By Amy Nicholson
By LA Weekly critics
By Zachary Pincus-Roth
By Amy Nicholson
By Amy Nicholson
By Amanda Lewis
By Amy Nicholson
By Anthony D'Alessandro
Fahrenheit 9/11was clearly not the best movie at the 57th Cannes Film Festival. But it was undeniably the defining film of the historical moment. And so, in a festival that will be remembered for its good humor and modest pleasures, Michael Moore’s cauldron of Bush-scalding agitprop enjoyed a visibility as oversized as the director himself. Before it had been publicly screened, his movie had already become the world’s most famous documentary.
Of course, Cannes was ripe for the plucking. The days leading to the festival had been dominated by that other spectacle — the photos from Abu Ghraib — and by the time Moore collected his Palme d’Or last Saturday, one had grown accustomed to Europe’s reflexive disdain for the Bush administration. Le Monde ran a cover cartoon of Emperor Dubya in the Coliseum watching a naked Iraqi being menaced by a huge dog wearing an army helmet and combat boots. When Specialist Jeremy Sivits pleaded guilty to abusing prisoners, a newspaper headline offered the Spielbergian swipe “Sacrificing Private Sivits.” Not to be outdone by the French, the German magazine Stern ran a cover photo of Bush accompanied by the words “Moralisch bankrott” — a verdict you don’t need a translator to understand.
For all of Europe’s hostility to Bush, I encountered none of the anti-American bitterness I had before the Iraq war. These days, visiting Americans are treated with a kind of gentle, wry sympathy; indeed, the French almost feel sorry for us. It’s now understood that we, too, are victims of a dangerously idiotic president. It’s also assumed that Bush’s great nemesis is not John Kerry but Michael Moore, who is viewed as a heroic cross between Che Guevara and Mark Twain (though I’m still waiting for his Huckleberry Finn). As one emanation of our polarized Bush Culture — the leftist entrepreneur — he has become the modern international icon of the Working Class Hero. On the festival’s first Saturday, striking entertainment-industry workers marched along the Croisette chanting, “Michael Moore! Michael Moore!” The man himself emerged from his hotel to express his solidarity with their cause. They cheered, evidently unaware that Moore’s compassion for working people notoriously stops with those who work for him.
Moore is a master of feeding foreigners’ anti-American fantasies. At Cannes, I kept meeting people who actually think that Moore is treated like an outlaw in the U.S. — “Can you get his books?” one woman asked me, blissfully oblivious that Moore’s face has become inescapable here. Naturally, he played up Disney’s refusal to let Miramax distribute the film, and the Europeans — who think we don’t know about them — ate it up, actually believing that his movie might not get exhibited in the U.S. “Why doesn’t the film have a distributor?” they’d demand, and be shocked when my fellow critics told them the truth: The real stumbling block isn’t censorship but moola. Keenly aware that Fahrenheit 9/11 is going to make a fortune, Miramax and Moore were simply doing what any CEO president like George W. Bush would encourage them to do: holding out for the best possible deal.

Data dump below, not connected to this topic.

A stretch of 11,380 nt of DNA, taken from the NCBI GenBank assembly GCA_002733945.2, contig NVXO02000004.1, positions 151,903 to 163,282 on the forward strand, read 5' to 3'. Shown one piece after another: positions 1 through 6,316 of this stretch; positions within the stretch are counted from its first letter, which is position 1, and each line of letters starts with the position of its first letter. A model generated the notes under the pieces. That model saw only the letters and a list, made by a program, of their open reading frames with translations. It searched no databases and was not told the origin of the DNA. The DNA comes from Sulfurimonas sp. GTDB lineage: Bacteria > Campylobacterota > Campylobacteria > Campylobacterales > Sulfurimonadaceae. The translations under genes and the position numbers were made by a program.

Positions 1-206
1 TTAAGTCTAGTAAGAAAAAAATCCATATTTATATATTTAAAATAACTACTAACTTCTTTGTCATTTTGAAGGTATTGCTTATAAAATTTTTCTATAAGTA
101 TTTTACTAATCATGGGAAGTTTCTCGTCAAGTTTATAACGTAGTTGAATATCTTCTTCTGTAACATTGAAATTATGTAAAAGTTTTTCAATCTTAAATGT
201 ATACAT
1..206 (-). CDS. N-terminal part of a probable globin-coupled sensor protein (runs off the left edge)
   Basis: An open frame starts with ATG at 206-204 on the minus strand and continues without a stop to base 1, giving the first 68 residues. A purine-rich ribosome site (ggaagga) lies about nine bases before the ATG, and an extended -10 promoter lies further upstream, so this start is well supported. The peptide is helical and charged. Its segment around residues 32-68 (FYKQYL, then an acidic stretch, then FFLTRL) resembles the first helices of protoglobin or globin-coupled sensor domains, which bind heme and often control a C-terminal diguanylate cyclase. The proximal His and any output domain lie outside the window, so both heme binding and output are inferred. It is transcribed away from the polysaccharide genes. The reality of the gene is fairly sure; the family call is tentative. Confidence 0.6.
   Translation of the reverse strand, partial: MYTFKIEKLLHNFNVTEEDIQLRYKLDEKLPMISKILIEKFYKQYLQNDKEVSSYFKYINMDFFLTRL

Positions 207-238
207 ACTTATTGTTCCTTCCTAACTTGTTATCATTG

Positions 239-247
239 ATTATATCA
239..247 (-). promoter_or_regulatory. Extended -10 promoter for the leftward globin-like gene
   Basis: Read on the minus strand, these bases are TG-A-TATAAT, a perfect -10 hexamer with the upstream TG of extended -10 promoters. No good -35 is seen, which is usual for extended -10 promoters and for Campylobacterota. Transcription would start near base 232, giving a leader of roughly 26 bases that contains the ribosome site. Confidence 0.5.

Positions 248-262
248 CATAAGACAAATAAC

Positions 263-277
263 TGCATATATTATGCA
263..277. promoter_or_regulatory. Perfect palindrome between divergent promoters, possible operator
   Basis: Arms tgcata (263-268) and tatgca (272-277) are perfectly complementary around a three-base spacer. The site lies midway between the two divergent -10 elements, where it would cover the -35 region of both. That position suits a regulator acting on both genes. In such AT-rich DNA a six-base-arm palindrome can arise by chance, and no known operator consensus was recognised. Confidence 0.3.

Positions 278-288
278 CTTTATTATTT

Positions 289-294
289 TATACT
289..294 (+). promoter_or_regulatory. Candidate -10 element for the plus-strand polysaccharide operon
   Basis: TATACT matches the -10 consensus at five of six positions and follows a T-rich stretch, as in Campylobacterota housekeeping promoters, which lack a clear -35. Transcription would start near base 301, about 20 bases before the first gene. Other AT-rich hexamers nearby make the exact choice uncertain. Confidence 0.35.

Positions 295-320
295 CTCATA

Having pilloried Bowling for Columbine for its cheap shots and tireless self-promotion, I found Fahrenheit 9/11 surprisingly disciplined in its purpose: to defeat Bush in this fall’s election. Although still too baggy, this is not your usual Michael Moore picture. Gone are the condescending interviews with ordinary people, gone the moments when the camera grows fixated on Moore’s flabulously shambolic persona. While the movie starts out with some uproarious stuff, including a shot of Paul Wolfowitz sticking his comb in his mouth before using it to slick back his hair, it grows unexpectedly somber, becoming a scathing portrait of Bush’s response to 9/11, from the War on Terror to the invasion of Iraq. Weaving together countless facts that you probably already know, Moore doesn’t pretend to offer a groundbreaking exposé (which is what conservative critics chide it for failing to be). Rather, he presents a compelling counternarrative of the Bush presidency, an antidote to all those Republican ads you see on TV. It actually could help swing the election.
Watching Fahrenheit 9/11, I kept thinking the Democrats ought to hire him to make their spots — it’s miles better than anything the Kerry team has come up with. Moore is as good as Karl Rove at finding the lethal clip that depicts an opponent in sharp, devastating relief. At one point, we see Bush at a fund-raiser, addressing a crowd he calls “the haves and the have-mores.” As the well-heeled audience chortles, Bush adds, “Some people call you the elite. I call you my base.”
The Democrats should play that over and over, if only to freak out the Christian Right, who foolishly believe that Bush thinks he’s beholden to them.
In the decade since Pulp Fiction nabbed the Palme d’Or, the gap dividing Cannes from Hollywood has grown ever wider, with American studios reluctant to send their best movies only to see them shunned at awards time. (This year’s offerings included such masterworks as Troy, The Ladykillers and Irwin Winkler’s Cole Porter pic, De-Lovely, of which de-less said de-better.) Although nobody likes admitting it, this is a problem for festival organizers. Cannes is clearly the world’s greatest film festival, but it still needs Hollywood star power — and money — to maintain its pre-eminence on the international publicity map.
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